Budget shortfall leaves
SGA with $9,400
By Ray Hafner
Daily Cougar Staff
Last September, under the direction of
Student Government Association President James Robertson and Vice President
Brandon Butler, the SGA senate approved a budget of nearly $25,000 more
than the organization had been allocated. The shortfall will be felt this
year and leave the next administration with as little as $400, according
to some estimates.
Hoang Nguyen/The Daily Cougar
From left, Student Government
Association President James Robertson Jr. and Director of Finance Temitope
Ayoola respond to questions concerning SGA's budget during Tuesday's Student
Fees Advisory Committee meeting.
"We did not foresee a significant problem
in retrieving the money," Robertson said today at the Student Fees Advisory
The financial situation came to light during
SGA's presentation as Robertson and Butler, as well as Director of Finance
Temitope Ayoola, presented their budget for the
next fiscal year and faced questions from
The proposed budget underwent intense scrutiny
as committee members asked Ayoola to go through each line and explain each
increase. SGA is asking for a base
budget increase of $57,141. In addition
to that, it is requesting a one-time allocation of $25,000 for this fiscal
"SGA would be incapacitated without this
fund," said a memorandum requesting the allocation, dated Feb. 14. The
memo was directed to SFAC from Ayoola.
Robertson said he was "confident" SFAC
would respond favorably to the request because, he said, "we've had the
most in-depth presentation of any entity that went to
According to the memo, SGA's available
balance is $9,400. It projects election costs to be as high as $9,000.
Wil Weber, a presidential faculty member
of the committee, expressed dismay that there is "no mechanism to guarantee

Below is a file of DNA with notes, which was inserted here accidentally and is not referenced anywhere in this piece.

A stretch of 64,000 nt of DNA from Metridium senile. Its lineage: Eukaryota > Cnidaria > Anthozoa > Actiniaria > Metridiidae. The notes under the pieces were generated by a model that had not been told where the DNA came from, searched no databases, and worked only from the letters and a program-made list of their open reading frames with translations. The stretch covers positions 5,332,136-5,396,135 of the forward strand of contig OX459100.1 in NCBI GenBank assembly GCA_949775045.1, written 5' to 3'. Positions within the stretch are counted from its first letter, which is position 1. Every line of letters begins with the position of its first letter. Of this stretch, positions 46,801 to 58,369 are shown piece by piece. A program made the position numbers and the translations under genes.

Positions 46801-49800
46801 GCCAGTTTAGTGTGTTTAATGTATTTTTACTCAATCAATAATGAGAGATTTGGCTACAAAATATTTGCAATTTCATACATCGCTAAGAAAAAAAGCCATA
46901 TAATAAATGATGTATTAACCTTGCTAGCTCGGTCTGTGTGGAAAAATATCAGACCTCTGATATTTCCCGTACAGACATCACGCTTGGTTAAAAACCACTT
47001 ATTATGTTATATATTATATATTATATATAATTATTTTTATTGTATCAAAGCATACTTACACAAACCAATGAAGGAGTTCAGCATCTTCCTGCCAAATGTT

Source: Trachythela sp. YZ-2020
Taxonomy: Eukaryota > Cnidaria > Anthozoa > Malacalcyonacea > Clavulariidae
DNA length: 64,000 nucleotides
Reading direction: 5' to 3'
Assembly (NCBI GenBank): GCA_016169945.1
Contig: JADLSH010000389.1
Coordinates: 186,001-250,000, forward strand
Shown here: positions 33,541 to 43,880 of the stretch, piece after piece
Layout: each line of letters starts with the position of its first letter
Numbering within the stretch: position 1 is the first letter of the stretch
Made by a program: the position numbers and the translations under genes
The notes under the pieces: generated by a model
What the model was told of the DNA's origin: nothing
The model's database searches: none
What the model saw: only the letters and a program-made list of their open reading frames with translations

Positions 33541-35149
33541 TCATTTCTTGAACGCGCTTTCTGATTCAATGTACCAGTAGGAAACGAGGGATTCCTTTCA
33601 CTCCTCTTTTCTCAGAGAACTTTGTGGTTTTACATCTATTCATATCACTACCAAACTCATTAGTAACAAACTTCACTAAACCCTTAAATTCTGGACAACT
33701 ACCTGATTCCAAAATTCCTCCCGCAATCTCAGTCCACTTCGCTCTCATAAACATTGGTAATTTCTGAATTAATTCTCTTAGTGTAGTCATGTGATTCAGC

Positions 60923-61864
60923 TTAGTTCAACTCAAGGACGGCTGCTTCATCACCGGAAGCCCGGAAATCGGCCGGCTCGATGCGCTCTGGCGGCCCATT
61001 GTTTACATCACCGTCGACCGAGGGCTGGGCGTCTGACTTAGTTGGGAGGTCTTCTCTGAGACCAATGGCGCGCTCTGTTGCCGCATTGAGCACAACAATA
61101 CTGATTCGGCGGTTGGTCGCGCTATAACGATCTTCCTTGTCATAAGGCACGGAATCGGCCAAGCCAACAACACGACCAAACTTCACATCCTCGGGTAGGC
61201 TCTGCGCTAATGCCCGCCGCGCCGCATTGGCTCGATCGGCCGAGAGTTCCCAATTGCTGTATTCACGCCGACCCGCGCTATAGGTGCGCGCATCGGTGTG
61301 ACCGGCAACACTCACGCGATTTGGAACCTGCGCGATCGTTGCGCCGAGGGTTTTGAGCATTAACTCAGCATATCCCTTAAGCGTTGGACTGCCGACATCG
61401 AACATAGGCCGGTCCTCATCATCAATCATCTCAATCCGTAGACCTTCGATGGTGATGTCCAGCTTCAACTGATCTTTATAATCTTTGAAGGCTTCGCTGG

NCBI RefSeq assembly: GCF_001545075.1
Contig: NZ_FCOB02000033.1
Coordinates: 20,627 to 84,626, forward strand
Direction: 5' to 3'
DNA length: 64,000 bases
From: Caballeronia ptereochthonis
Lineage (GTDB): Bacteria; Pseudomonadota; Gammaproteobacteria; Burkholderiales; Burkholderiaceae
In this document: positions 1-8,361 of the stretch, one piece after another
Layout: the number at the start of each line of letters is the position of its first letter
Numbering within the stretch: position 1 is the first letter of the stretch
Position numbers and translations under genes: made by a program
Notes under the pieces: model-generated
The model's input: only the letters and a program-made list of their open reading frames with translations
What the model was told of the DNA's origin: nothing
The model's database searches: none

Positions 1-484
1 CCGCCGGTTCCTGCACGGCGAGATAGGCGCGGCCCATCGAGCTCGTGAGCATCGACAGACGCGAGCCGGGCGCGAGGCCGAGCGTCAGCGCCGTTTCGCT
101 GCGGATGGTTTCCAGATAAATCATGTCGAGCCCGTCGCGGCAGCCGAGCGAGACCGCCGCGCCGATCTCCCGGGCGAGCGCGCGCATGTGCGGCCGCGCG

that the incoming administration has any money
left." He said he believes there should
be an "obligation to carry money forward," because there is "nothing to
keep them from spending it down to zero."
Robertson was responsive to the suggestion
and said SGA will begin writing legislation soon to make those changes.
"I was fortunate I had money left over
when I took office," he said.
Committee members wondered why SGA would
approve a budget for more money than it had been allocated. SGA has been
spending money on the assumption that it
would receive the $25,000.
Weber called it a "bad decision" to plan
to spend money not yet received.
The 39th administration will take office
April 1 and must work from this year's budget for five months until it
receives new funds Sept. 1.
The amount of funds SGA does receive could
increase dramatically if the proposed base budget is approved.
Last year, SFAC recommended SGA's budget
be cut due to "wasteful and self-directed or self-promoting expenditures,"
according to a report directed to UH President
Arthur K. Smith and Vice President for
Student Affairs Elwyn Lee.
This year SGA is requesting $157,797 for
its base budget. Robertson says increased voter turnout is one reason SGA
should receive more funding.